A swift flick through this book will leave you with the impression that the entire period covered was obsessed with earth colours. To an extent this is true as the pottery body is less amenable to a highly coloured palette than porcelain due to the relative lack of delicacy in modelling.
That said there are some outstanding pieces here. The lustres of Bernard Moore and William de Morgan, the high=fired glazes of Ruskin and Pilkington cut a swathe through earth tones.
Then there is the art deco with brighter colours like those used by Clarice Cliffe, the Ashstead Pottery, Poole and charlotte Reade.
The period covered goes right up to the Cardews and there are some minor potters of quality mentioned here that I was never aware of.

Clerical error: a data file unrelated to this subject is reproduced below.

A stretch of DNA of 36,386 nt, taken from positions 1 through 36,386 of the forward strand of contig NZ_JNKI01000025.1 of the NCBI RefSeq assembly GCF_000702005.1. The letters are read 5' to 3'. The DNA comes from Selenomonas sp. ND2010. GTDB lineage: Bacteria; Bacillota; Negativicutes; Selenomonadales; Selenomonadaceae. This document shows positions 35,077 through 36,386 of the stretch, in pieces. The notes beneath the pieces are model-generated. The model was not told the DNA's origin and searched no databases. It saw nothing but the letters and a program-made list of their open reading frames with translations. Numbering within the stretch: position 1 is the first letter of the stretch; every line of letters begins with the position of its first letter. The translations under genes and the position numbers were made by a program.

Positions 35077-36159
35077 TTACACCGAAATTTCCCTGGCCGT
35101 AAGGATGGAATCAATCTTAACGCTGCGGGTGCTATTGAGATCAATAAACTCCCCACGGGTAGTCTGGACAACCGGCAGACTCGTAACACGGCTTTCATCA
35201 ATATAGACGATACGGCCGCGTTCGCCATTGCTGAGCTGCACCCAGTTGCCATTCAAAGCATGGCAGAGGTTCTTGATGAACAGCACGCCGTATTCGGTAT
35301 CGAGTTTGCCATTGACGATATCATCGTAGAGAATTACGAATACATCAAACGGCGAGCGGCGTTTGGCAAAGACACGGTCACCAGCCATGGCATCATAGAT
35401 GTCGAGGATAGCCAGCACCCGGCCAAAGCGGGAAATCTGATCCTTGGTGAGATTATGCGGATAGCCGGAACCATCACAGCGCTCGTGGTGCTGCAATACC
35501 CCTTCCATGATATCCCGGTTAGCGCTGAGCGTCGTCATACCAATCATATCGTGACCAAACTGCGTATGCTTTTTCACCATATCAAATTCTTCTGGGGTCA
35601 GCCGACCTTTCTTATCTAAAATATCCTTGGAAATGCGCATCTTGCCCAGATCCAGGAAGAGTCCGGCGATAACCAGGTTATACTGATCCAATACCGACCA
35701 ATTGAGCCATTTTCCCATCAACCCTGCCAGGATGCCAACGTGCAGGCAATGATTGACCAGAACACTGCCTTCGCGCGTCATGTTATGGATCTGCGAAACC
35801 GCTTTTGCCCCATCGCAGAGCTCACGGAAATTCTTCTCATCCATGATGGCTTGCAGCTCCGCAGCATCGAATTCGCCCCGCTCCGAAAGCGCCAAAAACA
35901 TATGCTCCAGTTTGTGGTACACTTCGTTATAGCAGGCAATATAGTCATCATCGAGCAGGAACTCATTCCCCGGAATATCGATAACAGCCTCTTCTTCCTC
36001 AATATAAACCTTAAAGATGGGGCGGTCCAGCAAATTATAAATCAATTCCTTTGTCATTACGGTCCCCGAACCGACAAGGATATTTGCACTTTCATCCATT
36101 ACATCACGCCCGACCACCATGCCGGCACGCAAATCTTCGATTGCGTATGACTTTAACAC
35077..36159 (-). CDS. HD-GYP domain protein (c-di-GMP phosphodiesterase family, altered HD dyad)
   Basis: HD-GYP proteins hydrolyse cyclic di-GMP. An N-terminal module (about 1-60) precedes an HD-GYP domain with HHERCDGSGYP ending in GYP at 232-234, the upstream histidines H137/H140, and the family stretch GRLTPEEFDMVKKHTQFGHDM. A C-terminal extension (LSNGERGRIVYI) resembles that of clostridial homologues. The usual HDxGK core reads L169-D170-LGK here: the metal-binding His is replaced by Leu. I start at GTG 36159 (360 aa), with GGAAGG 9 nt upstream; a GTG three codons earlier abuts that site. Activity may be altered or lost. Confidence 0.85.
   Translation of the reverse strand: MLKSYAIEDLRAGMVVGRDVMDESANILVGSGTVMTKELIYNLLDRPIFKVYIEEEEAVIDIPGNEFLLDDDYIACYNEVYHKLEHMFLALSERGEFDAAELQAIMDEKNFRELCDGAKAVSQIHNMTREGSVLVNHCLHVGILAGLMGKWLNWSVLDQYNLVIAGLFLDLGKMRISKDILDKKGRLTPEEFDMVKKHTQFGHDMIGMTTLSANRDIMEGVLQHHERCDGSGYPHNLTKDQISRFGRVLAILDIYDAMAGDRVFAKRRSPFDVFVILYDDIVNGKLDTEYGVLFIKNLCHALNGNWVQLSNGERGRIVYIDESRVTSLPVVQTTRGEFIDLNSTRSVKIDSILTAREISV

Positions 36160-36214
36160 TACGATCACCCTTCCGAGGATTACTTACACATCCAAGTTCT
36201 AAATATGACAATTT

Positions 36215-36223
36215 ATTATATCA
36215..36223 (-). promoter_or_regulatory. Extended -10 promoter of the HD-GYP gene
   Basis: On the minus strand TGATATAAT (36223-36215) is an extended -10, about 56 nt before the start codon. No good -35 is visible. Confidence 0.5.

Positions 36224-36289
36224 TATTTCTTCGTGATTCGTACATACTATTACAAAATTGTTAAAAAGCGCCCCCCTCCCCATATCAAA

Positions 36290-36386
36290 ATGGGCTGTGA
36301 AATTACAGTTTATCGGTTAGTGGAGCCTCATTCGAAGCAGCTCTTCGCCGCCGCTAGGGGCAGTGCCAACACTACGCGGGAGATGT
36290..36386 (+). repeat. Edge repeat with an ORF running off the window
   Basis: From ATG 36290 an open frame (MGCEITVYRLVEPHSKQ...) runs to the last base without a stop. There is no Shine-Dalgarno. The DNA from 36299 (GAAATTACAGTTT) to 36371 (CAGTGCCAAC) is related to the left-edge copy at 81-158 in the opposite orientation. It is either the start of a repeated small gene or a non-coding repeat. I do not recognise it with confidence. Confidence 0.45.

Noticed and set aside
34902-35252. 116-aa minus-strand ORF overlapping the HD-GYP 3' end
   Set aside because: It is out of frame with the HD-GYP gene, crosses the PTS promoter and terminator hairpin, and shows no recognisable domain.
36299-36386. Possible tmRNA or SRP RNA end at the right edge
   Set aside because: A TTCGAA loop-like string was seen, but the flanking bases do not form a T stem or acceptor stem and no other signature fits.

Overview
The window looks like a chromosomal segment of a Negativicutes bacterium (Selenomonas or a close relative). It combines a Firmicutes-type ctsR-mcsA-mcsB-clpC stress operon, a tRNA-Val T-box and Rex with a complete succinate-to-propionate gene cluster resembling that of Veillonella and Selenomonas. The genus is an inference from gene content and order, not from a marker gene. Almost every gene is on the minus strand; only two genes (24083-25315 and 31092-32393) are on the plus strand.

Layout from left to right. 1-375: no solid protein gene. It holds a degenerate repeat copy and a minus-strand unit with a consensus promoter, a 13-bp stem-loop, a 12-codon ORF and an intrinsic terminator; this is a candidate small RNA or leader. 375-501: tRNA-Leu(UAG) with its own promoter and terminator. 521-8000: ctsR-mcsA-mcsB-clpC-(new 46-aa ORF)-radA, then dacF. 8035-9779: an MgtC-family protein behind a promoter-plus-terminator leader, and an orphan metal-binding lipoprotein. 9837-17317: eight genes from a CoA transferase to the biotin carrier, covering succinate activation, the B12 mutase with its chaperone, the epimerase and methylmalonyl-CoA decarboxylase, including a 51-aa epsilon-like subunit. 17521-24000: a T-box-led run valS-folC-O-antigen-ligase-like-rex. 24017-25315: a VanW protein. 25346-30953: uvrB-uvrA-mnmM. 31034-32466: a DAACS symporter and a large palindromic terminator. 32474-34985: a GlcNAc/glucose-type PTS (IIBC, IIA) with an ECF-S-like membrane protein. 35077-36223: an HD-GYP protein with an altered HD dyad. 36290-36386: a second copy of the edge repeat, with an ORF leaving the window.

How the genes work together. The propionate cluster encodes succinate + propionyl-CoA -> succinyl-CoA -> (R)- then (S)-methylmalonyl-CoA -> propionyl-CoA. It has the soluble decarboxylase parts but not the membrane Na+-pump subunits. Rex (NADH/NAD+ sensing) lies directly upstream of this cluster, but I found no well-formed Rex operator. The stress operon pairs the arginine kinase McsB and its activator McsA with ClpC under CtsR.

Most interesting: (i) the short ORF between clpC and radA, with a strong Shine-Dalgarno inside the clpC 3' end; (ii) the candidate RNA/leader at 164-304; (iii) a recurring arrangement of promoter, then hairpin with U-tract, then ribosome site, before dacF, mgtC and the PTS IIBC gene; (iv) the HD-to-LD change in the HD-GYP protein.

When this book was published \I was buying, selling and collecting studio pottery and looking at the price guide in the back was a source of humour for most dealers and collectors as the pieces here are mostly outstanding examples rather than typical items you were likely to find.
A useful feature of the book is the bibliography at the back and sources for further study listing magazine articles and exhibition catalogues.
At two hundred and forty pages of large format and nearly all in colour this is a good book to start researching the art and studio pottery of the period.